There are many situations in which you may want to merge cells in Excel, so that two or more cells become one larger cell, which spans across the range of the original cells.
|1||Date||Number of Visitors|
For example, imagine I want a heading in my Excel spreadsheet, to be centred across two columns of data (see cells B1-C1 aboveon the right).
This would be difficult to achieve by typing the heading in just one cell, and attempting to adjust the positioning of the text. Therefore, it is much neater to merge cells B1 and C1, to create one single merged cell, that spans across the top of columns B and C.
We have also merged cells A1 and A2 in the example spreadsheet above, so that the 'Date' heading is vertically centered across rows 1 and 2.
When merging cells in Excel, you can only merge cells that form a rectangular shape. For example, you can merge cells A1, A2, B1 & B2, but you can not merge just cells A1, A2 and B1.
Also, Excel won't merge the contents of two or more cells. If only one of the original cells contains data, the merged cell will remember this data. However, if more than one of the original cells contains data, the merged cell will only keep the data from one of the original cells. You will be presented with a warning message about this, before Excel completes the merge.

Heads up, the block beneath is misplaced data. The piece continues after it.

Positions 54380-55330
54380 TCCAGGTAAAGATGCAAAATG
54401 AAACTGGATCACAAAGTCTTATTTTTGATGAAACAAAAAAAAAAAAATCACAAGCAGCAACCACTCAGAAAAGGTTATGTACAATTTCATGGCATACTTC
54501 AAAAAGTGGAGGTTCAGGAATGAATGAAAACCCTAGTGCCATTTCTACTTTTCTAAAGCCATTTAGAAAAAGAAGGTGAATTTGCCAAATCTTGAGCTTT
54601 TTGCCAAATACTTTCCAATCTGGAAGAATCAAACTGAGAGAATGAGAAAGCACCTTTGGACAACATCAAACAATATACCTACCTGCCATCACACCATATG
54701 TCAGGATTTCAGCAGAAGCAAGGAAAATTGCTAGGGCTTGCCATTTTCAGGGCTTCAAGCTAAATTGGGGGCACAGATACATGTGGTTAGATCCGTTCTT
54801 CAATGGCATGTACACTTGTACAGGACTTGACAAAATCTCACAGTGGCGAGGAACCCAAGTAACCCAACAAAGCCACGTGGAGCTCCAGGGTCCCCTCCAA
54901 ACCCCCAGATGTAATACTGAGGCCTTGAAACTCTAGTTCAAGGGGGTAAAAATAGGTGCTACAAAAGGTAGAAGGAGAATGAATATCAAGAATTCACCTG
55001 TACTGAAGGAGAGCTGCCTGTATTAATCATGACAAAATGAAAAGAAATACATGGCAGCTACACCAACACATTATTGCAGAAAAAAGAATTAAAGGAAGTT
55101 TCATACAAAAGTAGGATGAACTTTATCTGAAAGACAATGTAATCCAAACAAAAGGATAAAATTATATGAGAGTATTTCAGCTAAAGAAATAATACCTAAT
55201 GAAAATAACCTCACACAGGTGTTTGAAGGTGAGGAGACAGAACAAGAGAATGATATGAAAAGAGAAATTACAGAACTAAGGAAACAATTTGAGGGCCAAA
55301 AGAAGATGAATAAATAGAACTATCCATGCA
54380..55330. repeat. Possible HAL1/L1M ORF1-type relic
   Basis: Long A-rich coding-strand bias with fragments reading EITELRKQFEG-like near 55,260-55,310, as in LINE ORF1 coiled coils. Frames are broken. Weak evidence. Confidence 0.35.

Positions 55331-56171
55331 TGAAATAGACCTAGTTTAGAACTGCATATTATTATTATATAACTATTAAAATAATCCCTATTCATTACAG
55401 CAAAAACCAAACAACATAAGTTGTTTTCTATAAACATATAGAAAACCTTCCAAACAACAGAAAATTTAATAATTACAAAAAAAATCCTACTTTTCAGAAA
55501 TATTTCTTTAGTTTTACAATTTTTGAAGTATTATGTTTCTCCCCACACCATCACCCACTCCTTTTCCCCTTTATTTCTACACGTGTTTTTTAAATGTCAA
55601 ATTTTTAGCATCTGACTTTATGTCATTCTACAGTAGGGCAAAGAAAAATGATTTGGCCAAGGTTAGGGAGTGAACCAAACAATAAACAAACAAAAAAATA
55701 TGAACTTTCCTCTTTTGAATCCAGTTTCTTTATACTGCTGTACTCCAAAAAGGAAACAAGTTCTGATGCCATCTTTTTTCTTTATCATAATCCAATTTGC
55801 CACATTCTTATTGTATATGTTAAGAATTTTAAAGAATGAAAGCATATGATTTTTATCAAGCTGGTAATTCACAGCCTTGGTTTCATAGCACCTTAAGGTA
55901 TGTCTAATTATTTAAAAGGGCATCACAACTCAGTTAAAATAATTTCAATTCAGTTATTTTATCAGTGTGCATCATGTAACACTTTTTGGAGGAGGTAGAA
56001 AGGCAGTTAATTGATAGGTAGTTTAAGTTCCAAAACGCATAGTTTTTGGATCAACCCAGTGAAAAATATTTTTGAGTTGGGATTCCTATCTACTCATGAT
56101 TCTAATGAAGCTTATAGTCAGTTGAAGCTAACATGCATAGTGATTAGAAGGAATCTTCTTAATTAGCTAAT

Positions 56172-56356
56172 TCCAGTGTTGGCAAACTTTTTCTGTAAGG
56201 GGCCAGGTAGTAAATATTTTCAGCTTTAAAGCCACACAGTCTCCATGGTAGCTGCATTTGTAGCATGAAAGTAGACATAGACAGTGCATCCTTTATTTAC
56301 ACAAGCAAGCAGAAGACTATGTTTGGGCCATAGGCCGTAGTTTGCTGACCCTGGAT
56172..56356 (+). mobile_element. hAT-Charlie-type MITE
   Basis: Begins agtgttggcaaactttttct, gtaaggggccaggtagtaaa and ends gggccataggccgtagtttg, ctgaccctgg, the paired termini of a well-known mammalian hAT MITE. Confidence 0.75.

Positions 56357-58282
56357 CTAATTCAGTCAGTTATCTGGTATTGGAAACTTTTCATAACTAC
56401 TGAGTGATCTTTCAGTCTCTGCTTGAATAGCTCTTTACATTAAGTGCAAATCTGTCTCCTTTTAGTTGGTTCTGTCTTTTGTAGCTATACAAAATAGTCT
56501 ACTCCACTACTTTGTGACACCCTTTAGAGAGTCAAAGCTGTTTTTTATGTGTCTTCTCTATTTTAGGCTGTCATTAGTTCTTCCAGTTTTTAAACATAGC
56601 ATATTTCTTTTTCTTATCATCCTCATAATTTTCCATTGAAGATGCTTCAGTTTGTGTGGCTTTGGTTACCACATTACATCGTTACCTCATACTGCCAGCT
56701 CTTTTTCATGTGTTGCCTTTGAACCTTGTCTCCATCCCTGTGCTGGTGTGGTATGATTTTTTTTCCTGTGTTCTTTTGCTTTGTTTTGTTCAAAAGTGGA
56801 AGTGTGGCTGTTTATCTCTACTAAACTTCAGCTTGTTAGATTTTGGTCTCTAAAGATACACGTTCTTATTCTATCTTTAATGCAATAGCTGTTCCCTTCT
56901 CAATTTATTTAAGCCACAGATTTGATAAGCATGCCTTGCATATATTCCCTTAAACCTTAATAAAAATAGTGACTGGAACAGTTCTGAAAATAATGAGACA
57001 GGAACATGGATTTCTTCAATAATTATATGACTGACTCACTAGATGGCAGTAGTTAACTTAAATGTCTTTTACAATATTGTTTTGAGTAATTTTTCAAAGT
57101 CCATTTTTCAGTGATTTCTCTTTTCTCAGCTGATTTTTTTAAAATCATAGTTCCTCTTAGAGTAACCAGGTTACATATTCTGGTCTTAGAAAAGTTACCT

You should also be aware that, once cells have been merged, the Excel sort will not work on ranges that contain the merged cells.
If you want to merge cells in Excel, follow the steps below:
Excel provides a Merge & Center shortcut button which is located on the Home tab of Excel 2010 & 2007, and on the formatting toolbar of Excel 2003.
As the name suggests, if you click on the Merge & Center button, the currently selected cells will be merged, and their contents will be centered horizontally and vertically.
Excel 2010 and 2007 also provide a drop-down menu at the side of the Merge & Center button, which offers further options, such as Merge cells (without centering), Unmerge cells, etc.